(ANCHORAGE) – Alaska drivers are urged to use extra caution right now when traveling roadways in Southcentral, Interior and other regions where moose are common. Long nights and short, often dimly lit winter days make the animals especially difficult to spot, increasing the danger of moose-vehicle collisions.
“The majority of our road kills occur during the winter months,” said Kenai Area Wildlife Biologist Jeff Selinger. “Decreased visibility due to lack of daylight, icy roads, and moose movement patterns all contribute to the increased collision rates we see at this time of year.”
Visibility hazards are further compounded when accumulating snow forces moose into lowland areas, often around highway corridors where travel is easier and food sources more exposed.
The combination can be deadly for moose and motorists alike. Drivers are sometimes injured and even killed when vehicles traveling at normal highway speeds collide with the animals which may weigh between 500 and 900 pounds. Two people died in October in separate Anchorage area moose-vehicle collisions.
The Alaska Department of Transportation and Public Facilities advises motorists to be aware that wildlife may be near roadways during the winter and to drive cautiously – particularly during periods of darkness – and according to road and weather conditions. Make sure vehicles are properly equipped for winter driving and that headlights and taillights are clean and in good working order.
To help prevent collisions with moose, the Alaska Department of Fish and Game (ADF&G) and the Alaska Department of Transportation and Public Facilities (ADOT&PF) suggest drivers practice the following safe winter driving habits:
– Drive according to weather conditions. Reduced driving speeds at night and during adverse weather conditions allow motorists better opportunity to spot moose near roadways and provide more time to react should animals bolt into the road.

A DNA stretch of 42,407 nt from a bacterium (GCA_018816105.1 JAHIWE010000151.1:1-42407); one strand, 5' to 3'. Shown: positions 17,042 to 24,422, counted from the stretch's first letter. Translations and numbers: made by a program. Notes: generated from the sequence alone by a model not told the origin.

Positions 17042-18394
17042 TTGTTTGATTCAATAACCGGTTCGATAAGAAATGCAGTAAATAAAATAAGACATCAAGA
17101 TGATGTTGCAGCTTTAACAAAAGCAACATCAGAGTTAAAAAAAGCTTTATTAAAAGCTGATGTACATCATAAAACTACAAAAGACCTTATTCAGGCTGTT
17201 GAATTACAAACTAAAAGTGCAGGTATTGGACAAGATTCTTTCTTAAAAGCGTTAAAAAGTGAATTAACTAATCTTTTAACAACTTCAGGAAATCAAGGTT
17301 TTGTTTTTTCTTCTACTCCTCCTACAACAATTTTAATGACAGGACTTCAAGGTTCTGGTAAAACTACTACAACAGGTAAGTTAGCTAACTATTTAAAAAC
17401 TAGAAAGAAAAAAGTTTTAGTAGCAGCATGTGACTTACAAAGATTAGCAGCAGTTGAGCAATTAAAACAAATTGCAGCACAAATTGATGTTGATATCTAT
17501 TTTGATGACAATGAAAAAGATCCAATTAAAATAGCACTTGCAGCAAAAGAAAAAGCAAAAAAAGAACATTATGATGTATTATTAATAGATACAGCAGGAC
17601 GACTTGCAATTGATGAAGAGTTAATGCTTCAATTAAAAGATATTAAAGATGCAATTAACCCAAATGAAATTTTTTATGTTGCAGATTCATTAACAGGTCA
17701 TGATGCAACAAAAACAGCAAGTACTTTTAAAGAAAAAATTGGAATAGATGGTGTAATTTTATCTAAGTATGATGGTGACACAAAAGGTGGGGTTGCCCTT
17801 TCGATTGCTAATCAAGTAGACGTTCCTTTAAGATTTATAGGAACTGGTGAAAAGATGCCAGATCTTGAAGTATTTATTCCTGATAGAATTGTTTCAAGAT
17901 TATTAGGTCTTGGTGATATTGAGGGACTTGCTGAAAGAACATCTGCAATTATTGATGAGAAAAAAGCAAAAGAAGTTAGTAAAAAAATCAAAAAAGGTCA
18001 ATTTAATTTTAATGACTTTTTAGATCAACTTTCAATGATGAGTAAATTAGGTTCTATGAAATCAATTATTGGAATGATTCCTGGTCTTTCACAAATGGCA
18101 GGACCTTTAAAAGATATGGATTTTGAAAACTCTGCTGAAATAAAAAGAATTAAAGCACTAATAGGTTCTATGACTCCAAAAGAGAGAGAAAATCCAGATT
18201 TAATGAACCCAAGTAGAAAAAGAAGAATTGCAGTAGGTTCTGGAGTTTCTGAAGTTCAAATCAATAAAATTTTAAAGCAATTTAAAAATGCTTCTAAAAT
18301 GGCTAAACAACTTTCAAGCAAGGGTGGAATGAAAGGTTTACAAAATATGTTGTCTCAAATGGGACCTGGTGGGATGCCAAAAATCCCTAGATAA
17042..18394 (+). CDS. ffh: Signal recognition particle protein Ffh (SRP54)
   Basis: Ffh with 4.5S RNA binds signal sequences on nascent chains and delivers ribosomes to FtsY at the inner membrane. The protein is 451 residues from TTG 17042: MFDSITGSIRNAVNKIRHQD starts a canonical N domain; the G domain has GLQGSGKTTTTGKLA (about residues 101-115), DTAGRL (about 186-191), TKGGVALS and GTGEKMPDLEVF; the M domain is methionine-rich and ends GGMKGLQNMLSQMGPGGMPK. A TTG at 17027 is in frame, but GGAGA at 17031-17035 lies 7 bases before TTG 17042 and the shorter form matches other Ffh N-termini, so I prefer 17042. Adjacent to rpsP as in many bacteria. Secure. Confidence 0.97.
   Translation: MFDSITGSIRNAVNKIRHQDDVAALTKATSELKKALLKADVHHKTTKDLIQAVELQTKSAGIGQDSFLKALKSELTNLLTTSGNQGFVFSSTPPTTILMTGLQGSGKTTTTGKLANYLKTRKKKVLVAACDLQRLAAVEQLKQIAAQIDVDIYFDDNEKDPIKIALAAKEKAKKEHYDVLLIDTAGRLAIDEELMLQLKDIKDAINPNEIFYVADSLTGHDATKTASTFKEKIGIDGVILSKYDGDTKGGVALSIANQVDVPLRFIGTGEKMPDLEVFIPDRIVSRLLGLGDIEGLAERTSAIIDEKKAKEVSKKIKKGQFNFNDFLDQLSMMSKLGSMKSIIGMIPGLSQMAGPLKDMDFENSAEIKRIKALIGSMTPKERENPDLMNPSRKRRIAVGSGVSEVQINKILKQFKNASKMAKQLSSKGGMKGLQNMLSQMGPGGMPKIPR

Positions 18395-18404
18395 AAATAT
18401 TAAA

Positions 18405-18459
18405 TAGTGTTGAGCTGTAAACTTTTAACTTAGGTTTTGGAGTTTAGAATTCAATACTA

– Be alert. Deliberately and continuously scan for wildlife on both sides of the road and along road corridors and medians. Drivers preoccupied by cellphone conversations or other distractions are much more apt to collide with moose.
– Stay tuned. Cow moose crossing or standing near roads are often accompanied by calves; reduce speed when moose are spotted and look for additional animals that may be crossing behind the first.
– Observe the Signs. Watch for highway warning signs marking high moose-vehicle collision areas and well-known moose crossing areas such as moose ranges or refuges, and be especially alert for a few miles before and beyond those areas.
– Back Off. Increase the distance between you and the car in front of you to allow for greater braking distances and reaction time.
– Other Clues. Watch for flickering in the headlights of oncoming traffic or against reflective signs or delineators that may be caused by an animal crossing in front of that vehicle.
Motorists involved in or who witness moose-vehicle collisions should call Alaska State Troopers. Injured moose should be reported to the nearest ADF&G office during normal business hours, or to the troopers outside normal business hours.
For more information, see the ADF&G webpage, “Driving in Moose Country” and the DOT&PF “Winter Driving Tips” webpage. For updated traveler information call 511, sign up for alerts, or visit 511.alaska.gov.
ADF&G’s Division of Wildlife Conservation is dedicated to conserving and enhancing Alaska’s wildlife and habitats to provide for a wide range of public uses and benefits.
ADOT&PF oversees 249 airports, 11 ferries serving 35 communities, 5,619 miles of highway and 720 public facilities throughout the state of Alaska. The mission of the department is to “Keep Alaska Moving through service and infrastructure.”
ADFG Contact: Ken Marsh, 907-267-2892, Ken.Marsh@alaska.gov